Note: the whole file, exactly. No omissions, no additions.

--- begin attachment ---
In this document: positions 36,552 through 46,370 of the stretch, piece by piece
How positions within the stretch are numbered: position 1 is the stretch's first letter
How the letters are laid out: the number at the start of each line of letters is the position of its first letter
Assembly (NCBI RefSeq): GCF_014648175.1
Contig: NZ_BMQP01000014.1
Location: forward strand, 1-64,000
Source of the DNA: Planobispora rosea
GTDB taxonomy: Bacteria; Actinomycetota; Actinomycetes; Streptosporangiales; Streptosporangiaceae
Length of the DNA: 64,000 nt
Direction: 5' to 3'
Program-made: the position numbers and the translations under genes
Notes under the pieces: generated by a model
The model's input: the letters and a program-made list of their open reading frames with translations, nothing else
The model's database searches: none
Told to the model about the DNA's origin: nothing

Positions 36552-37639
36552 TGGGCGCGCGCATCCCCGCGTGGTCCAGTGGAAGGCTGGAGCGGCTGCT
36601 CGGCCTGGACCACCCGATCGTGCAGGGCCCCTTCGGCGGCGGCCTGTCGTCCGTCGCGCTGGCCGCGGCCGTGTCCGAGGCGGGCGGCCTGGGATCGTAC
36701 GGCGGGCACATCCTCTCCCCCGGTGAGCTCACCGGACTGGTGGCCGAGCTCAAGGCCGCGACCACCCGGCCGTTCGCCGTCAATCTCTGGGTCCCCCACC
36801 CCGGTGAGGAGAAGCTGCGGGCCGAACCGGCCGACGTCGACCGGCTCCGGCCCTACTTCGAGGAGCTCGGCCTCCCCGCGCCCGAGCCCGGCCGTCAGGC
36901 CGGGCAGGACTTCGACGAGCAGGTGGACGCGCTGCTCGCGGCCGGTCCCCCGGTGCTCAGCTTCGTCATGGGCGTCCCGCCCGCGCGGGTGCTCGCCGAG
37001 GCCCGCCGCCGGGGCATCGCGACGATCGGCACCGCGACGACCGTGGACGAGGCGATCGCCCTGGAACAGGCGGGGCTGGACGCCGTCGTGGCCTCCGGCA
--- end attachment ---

In this document: positions 36,552 through 46,370 of the stretch, piece by piece
How positions within the stretch are numbered: position 1 is the stretch's first letter
How the letters are laid out: the number at the start of each line of letters is the position of its first letter
Assembly (NCBI RefSeq): GCF_014648175.1
Contig: NZ_BMQP01000014.1
Location: forward strand, 1-64,000
Source of the DNA: Planobispora rosea
GTDB taxonomy: Bacteria; Actinomycetota; Actinomycetes; Streptosporangiales; Streptosporangiaceae
Length of the DNA: 64,000 nt
Direction: 5' to 3'
Program-made: the position numbers and the translations under genes
Notes under the pieces: generated by a model
The model's input: the letters and a program-made list of their open reading frames with translations, nothing else
The model's database searches: none
Told to the model about the DNA's origin: nothing

Positions 36552-37639
36552 TGGGCGCGCGCATCCCCGCGTGGTCCAGTGGAAGGCTGGAGCGGCTGCT
36601 CGGCCTGGACCACCCGATCGTGCAGGGCCCCTTCGGCGGCGGCCTGTCGTCCGTCGCGCTGGCCGCGGCCGTGTCCGAGGCGGGCGGCCTGGGATCGTAC
36701 GGCGGGCACATCCTCTCCCCCGGTGAGCTCACCGGACTGGTGGCCGAGCTCAAGGCCGCGACCACCCGGCCGTTCGCCGTCAATCTCTGGGTCCCCCACC
36801 CCGGTGAGGAGAAGCTGCGGGCCGAACCGGCCGACGTCGACCGGCTCCGGCCCTACTTCGAGGAGCTCGGCCTCCCCGCGCCCGAGCCCGGCCGTCAGGC
36901 CGGGCAGGACTTCGACGAGCAGGTGGACGCGCTGCTCGCGGCCGGTCCCCCGGTGCTCAGCTTCGTCATGGGCGTCCCGCCCGCGCGGGTGCTCGCCGAG
37001 GCCCGCCGCCGGGGCATCGCGACGATCGGCACCGCGACGACCGTGGACGAGGCGATCGCCCTGGAACAGGCGGGGCTGGACGCCGTCGTGGCCTCCGGCA